And let’s not forget the GOP suicide tactics occurring in the biggest battleground state of all — Pennsylvania. No, we’re not talking about Arlen Specter. Give the senator credit. Rather than going Independent in the fall against Pat Toomey, Specter saw the writing on the wall, realized the Republican Party wasn’t for him, and switched.

Interestingly, the biggest potential derailer of the Republican effort is the so-called “conservative” Sam Rohrer. The 18-year state representative and unsuccessful gubernatorial candidate has refused to endorse Attorney General and GOP nominee Tom Corbett.

Worse still, Rohrer has tacitly endorsed an organized write-in campaign for his candidacy, which, in a close election, could well prove decisive.

Why would Rohrer do something that could only lead to a Democrat taking over the governorship? Good question. The answer seems rooted in either personal animosity or sour grapes, but it’s most certainly NOT because of Corbett’s Republican credentials.

Any way you slice it, Corbett is more conservative than Rohrer, whose entire campaign was based on he being a “constitutional conservative” with an undying loyalty to limited government and personal responsibility.

Which sounded great, of course, except that it wasn’t true. When push came to shove, and Rohrer was forced to take a stand on the important issues, he blew it.

In a nearly two-decade career, he spearheaded no significant legislation. Ironically, his most telltale vote was one in favor of a secretive, middle-of-the-night pay raise (in a deal with the now indicted former Speaker John Perzel).

Since the legislators took the increase immediately, as “unvouchered expense” money, it was blatantly unconstitutional.

So much for his “constitutional conservative” credentials.

Not to be outdone, the “conservative” Rohrer also voted for the huge pension grab, which, in addition to boosting his lucrative lifelong pension, is the biggest factor in Pennsylvania’s pending fiscal Armageddon.

In contrast, Corbett has steadfastly promoted his: no-new-tax pledge, dedication to school choice, continued crackdown on corruption, the opening of Pennsylvania’s vast natural gas fields, and resolve to dramatically cut spending, regardless of the political consequences.

Rohrer’s actions are nothing but a pathetic attempt to stay relevant and posture himself with a significance he never had.

When conservative presidential nominee Ronald Reagan lost to Gerald Ford, did he run third party? No. But when “moderate” Congressman John Anderson wasn’t successful in the 1980 GOP primary, he challenged Reagan, and with his seven percent, almost erased the Reagan legacy before it began.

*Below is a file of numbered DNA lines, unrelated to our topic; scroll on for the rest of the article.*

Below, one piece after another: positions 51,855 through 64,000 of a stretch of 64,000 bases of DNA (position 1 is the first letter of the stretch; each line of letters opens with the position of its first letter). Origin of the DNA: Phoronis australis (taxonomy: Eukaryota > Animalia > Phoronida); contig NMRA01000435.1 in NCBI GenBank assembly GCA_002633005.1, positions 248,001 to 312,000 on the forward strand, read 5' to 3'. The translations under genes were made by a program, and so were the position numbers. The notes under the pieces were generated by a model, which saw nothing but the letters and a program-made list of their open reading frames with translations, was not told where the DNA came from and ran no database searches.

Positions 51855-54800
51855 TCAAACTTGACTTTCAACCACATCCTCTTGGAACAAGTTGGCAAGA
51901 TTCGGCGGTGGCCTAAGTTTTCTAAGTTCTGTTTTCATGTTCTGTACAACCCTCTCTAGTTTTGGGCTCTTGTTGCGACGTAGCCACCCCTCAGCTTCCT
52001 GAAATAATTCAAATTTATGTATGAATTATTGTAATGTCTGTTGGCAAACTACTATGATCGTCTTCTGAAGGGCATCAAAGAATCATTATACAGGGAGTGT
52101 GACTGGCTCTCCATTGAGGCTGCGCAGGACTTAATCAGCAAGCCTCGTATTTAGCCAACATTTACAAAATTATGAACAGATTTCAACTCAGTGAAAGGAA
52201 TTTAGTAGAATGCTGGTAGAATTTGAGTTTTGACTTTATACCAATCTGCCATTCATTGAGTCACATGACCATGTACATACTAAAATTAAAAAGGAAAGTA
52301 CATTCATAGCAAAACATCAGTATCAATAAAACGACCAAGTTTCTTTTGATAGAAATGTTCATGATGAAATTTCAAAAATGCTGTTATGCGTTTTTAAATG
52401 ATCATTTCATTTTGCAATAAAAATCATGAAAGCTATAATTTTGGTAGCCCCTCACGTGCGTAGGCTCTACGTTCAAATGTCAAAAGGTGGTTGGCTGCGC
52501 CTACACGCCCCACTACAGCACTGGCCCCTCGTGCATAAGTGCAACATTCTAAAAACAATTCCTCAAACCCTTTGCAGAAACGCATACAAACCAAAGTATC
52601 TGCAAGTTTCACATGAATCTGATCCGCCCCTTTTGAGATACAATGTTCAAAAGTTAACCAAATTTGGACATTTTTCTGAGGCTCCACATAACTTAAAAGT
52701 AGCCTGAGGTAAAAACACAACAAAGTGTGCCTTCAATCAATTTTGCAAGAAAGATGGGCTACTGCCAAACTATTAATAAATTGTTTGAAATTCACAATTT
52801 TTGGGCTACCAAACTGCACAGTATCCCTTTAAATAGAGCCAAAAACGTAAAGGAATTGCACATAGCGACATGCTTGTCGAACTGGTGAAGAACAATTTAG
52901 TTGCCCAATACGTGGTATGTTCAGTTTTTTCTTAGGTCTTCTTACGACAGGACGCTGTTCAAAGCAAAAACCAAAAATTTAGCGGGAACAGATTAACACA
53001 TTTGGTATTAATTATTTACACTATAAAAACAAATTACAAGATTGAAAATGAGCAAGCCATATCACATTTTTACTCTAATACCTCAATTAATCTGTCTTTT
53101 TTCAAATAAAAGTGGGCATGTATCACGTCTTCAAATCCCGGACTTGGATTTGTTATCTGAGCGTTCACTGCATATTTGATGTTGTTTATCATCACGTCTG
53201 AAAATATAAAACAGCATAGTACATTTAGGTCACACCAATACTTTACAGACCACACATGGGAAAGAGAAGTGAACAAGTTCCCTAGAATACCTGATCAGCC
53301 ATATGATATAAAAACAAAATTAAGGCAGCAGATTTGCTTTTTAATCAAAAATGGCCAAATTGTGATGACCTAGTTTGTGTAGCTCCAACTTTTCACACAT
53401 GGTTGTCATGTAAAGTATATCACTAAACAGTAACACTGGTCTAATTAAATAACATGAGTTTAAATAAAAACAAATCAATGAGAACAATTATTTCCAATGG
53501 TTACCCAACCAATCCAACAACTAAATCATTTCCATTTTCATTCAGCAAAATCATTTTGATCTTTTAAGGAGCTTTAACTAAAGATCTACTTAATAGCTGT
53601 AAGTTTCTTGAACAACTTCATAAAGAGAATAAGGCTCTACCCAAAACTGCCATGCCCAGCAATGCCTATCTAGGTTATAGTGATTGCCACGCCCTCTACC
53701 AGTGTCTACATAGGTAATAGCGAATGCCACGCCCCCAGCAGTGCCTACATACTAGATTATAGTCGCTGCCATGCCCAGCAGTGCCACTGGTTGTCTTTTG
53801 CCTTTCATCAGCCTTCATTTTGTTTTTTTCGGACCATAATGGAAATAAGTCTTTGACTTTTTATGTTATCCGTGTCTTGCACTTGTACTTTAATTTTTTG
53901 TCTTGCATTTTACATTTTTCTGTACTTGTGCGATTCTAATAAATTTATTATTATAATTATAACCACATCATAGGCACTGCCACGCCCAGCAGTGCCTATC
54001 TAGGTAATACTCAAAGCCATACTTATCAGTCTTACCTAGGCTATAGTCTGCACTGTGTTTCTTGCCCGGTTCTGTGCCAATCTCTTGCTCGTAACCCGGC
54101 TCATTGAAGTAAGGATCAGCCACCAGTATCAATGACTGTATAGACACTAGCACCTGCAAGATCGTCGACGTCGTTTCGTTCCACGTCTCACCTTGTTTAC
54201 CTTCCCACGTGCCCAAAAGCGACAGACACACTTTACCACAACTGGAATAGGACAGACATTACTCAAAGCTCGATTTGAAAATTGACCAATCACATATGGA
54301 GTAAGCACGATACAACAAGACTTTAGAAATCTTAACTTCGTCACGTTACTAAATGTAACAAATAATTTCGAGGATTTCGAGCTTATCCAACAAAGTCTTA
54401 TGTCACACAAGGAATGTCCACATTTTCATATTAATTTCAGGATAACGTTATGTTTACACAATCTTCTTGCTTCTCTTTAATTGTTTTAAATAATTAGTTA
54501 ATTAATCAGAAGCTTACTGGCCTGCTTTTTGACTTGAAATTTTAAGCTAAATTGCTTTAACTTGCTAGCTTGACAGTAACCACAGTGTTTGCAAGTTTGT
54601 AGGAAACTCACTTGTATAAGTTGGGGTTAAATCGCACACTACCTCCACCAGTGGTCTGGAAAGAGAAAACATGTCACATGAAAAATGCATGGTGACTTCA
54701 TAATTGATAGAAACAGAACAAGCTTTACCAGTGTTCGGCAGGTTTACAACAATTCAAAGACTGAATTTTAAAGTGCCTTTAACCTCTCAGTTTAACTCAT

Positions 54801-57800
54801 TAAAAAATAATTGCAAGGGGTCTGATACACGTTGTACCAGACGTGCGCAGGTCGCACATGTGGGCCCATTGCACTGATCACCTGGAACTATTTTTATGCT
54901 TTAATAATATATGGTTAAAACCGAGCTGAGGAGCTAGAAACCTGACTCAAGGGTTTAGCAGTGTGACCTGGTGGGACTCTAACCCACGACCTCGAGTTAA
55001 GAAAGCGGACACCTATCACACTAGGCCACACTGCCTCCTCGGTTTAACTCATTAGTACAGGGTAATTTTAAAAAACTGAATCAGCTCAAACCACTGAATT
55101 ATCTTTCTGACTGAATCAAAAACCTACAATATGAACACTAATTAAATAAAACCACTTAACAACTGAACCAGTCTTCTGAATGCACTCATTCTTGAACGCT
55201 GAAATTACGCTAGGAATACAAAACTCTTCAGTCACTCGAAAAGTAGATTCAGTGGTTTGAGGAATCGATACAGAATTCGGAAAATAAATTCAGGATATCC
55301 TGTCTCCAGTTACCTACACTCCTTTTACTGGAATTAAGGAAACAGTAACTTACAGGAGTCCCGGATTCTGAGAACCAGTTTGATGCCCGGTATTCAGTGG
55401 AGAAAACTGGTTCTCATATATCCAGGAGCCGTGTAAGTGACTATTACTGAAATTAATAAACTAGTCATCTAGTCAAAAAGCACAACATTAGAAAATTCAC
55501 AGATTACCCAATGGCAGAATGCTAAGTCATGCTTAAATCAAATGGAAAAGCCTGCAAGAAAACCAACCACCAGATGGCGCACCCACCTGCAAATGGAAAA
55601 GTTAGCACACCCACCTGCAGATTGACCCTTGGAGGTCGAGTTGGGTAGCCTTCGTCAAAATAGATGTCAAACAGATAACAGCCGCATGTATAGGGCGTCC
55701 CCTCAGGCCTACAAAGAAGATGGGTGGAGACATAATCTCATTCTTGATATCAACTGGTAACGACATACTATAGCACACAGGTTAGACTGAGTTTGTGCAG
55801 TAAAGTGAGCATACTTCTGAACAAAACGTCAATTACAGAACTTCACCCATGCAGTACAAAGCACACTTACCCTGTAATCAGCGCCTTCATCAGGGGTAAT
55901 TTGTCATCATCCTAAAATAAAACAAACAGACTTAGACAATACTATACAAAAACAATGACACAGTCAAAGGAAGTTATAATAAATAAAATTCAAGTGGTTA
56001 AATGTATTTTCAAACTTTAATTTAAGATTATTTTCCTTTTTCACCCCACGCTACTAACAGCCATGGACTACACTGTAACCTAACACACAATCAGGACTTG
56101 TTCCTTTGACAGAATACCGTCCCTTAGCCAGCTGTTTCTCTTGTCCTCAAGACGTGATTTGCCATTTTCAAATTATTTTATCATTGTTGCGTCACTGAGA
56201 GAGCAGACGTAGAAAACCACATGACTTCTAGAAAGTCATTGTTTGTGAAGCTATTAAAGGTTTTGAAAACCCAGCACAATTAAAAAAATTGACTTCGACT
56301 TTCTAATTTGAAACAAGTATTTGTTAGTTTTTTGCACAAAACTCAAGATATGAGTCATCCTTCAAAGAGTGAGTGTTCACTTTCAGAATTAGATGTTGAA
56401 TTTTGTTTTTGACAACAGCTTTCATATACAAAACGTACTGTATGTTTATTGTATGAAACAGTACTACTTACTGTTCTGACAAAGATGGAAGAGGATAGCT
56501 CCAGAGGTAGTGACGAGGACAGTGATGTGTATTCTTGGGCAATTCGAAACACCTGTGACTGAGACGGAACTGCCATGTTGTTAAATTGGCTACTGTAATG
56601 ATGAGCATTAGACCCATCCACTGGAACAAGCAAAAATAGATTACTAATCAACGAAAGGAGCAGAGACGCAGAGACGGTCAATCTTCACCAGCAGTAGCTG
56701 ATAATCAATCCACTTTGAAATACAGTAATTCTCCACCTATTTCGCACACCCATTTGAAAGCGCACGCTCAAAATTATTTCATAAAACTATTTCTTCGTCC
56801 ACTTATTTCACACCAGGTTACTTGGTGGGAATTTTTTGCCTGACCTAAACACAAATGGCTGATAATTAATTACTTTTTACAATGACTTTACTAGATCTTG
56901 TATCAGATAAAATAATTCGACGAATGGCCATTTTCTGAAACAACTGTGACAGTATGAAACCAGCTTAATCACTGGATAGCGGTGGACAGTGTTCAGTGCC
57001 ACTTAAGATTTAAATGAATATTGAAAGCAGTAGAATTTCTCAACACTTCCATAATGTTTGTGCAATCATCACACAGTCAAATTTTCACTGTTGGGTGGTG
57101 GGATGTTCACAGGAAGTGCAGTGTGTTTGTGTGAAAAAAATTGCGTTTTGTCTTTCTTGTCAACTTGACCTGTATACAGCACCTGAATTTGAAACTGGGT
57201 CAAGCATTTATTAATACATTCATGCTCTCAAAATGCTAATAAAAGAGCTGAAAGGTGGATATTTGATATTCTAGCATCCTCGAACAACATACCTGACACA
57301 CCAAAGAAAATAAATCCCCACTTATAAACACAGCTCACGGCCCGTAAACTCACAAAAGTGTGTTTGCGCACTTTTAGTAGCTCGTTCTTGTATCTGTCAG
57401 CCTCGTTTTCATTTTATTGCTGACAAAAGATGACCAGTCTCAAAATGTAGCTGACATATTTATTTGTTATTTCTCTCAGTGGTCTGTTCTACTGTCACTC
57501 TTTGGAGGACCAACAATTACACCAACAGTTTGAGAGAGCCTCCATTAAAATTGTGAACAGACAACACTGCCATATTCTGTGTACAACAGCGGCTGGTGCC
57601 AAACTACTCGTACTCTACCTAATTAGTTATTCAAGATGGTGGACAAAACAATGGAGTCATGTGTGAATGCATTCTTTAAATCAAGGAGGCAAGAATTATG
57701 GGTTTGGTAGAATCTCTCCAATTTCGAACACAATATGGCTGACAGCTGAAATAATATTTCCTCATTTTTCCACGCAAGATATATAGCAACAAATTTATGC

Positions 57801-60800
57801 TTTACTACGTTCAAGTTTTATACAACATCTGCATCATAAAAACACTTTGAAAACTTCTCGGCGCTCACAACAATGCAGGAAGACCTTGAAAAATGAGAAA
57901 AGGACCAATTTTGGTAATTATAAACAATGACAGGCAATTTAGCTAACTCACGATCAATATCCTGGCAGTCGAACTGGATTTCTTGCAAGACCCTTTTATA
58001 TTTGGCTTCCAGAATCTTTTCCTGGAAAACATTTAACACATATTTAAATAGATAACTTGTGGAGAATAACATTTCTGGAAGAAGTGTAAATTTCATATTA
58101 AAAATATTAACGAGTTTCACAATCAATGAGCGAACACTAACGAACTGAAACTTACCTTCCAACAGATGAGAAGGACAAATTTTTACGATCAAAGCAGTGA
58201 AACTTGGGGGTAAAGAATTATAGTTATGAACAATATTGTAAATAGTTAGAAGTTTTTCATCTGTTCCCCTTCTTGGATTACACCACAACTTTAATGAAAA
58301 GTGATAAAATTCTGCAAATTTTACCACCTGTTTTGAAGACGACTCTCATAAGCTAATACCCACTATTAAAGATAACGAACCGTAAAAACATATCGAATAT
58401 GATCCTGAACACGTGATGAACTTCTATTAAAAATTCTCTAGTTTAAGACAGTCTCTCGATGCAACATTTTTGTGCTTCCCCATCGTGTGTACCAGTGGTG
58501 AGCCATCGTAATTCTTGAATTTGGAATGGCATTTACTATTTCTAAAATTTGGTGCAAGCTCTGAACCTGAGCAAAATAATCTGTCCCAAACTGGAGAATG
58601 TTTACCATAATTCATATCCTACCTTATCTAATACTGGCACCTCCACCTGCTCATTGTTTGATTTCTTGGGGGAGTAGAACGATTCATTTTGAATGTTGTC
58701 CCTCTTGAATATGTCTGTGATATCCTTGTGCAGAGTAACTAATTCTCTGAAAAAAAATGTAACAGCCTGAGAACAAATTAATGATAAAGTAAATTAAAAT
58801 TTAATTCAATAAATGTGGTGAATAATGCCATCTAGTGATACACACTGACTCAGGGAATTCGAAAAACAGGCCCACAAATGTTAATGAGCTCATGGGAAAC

Likewise, were moderates George H.W. Bush and John McCain challenged by the conservative wing in the general election? No.

The most disconcerting aspect of today’s GOP is that many criticize Barack Obama and the Democrats at the drop of a hat, even when it’s unwarranted, but so few openly criticize the Establishment when it attempts to destroy candidates who earned their nomination fair and square — in accordance with the Party’s own rules!

Bottom line: the GOP is better off cleansing itself of individuals who care more about themselves, their pensions and their power grabs than adhering to the principles of the Republican Party.

Despite headlines that Tea Party candidates and their supporters are radical and extremist, the truth is that most rank-and-file Tea Partiers simply advocate adhering to the Republican platform: Cracking down on illegal immigration, reining in out-of-control government spending, finding free market solutions to the health care crisis, lowering citizens’ tax burden, and resurrecting America’s manufacturing base.

Agree with those ideas or not, the Tea Party is simply “towing the line” of the Republican Party platform. In most cases, when a Tea Party candidate loses a primary, he works within the framework of the Party to ensure a Republican victory.

But the same cannot be said of the Establishment types who believe more in coronations than elections.

Hopefully, true Republicans will send a message next month that they won’t be duped by the selfish tactics of sore losers who only care about one thing: themselves.

Chris Freind is an independent columnist, television commentator, and investigative reporter who operates his own news bureau, Readers of his column, “Freindly Fire,” hail from six continents, thirty countries and all fifty states. His work has been referenced in numerous publications including The Wall Street Journal, National Review Online, foreign newspapers, and in Dick Morris’ recent bestseller “Catastrophe.” Freind also serves as a weekly guest commentator on the Philadelphia-area talk radio show, Political Talk (WCHE 1520), and makes numerous other television and radio appearances, most notably on FOX 29. He can be reached at